The full name of the ship was RALPH WALDO EMERSON and she was a Liberty ship, not a Victory ship. The Victory ship class was the successor to the Liberty ship class, with Victory ships being slightly larger and much faster than Liberty ships. About 2,700 Liberty ships were built, and about 530 Victory ships. Most Victory ships had the word VICTORY as part of their name (for example AMERICAN VICTORY, now a museum ship in Tampa, Florida) while most Liberty ships were named after prominent persons in American history.
RALPH WALDO EMERSON was constructed in 78 days by the Oregon Shipbuilding Company, Portland, Oregon, between February and May 1942. She survived the war and was scrapped in 1960 in Philadelphia. See http://shipbuildinghistory.com/history/shipyards/4emergencylarge/wwtwo/koregon.htm and scroll to hull number 198. Also see http://www.mariners-l.co.uk/LibShipsR.html and scroll to the name of the ship.
Her wartime career was relatively uneventful. I can find indications that she made at least one trip to Murmansk, Russia, over the northern end of Norway, probably the most dreaded voyage of the war. She also served elsewhere in the North Atlantic, in the Mediterranean and in the Pacific. The only even remotely notable event I could find was that she went aground on a muddy shoal off the Philippine island of Mindanao, without serious damage, on Oct 25, 1945, which was actually after the end of the war. She may never have sailed again after her return to the U.S. following that incident.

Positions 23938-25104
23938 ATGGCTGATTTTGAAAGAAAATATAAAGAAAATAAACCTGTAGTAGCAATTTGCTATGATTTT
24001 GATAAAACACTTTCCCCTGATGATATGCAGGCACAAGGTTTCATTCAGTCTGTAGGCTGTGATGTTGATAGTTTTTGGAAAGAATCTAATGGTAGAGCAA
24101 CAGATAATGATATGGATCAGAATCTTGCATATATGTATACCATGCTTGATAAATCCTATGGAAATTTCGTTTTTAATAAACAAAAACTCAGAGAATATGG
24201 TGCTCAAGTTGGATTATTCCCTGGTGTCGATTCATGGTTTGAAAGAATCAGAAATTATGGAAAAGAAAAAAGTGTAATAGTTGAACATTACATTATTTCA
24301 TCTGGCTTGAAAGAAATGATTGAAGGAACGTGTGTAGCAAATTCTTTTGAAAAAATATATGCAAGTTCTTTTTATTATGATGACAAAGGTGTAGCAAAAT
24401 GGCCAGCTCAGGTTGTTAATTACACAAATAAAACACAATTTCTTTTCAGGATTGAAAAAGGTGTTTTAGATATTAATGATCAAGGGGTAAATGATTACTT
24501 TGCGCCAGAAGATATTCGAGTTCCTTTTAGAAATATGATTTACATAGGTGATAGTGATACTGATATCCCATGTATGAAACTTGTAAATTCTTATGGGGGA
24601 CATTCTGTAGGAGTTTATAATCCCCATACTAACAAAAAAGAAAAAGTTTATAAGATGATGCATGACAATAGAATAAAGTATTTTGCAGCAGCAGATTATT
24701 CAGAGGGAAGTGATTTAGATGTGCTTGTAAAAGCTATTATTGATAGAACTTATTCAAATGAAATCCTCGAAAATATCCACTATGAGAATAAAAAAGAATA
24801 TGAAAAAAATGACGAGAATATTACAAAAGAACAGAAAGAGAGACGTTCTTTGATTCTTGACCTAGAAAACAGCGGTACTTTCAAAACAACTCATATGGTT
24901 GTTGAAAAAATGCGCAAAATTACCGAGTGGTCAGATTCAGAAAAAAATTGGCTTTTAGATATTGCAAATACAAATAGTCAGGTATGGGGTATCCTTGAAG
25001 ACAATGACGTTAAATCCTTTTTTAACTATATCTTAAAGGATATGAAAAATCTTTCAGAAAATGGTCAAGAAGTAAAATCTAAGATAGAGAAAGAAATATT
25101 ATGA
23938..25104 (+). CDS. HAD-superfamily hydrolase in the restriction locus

Interestingly I found records of two men with the last name Twarkins aboard RALPH WALDO EMERSON on a voyage that began in New York City on August 16, 1944, to Oban, Scotland, departed Southend, England, on November 10 and arrived in New York on November 24, 1944. The two men were Stephen A. Twarkins, an able seaman, age 28, and Adam F. Twarkins, an ordinary seaman, age 20. Was one your father and the other an uncle?
If you're interested in obtaining a photograph of RALPH WALDO EMERSON, please see this web page for sources of photographs of World War II-era merchant ships: http://www.usmm.org/photosource.html. Your best bet would be Mr. William Hultgren, whose photographic collection concentrates on Liberty ships. I know enough about his collection to know that Mr. Hultgren apparently has an image of RALPH WALDO EMERSON. Mr. Hultgren is quite elderly but at last report was actively managing his collection. There will be a charge for a copy but I don't know the amount.
Ron Carlson, Webmaster
Armed Guard/Merchant Marine website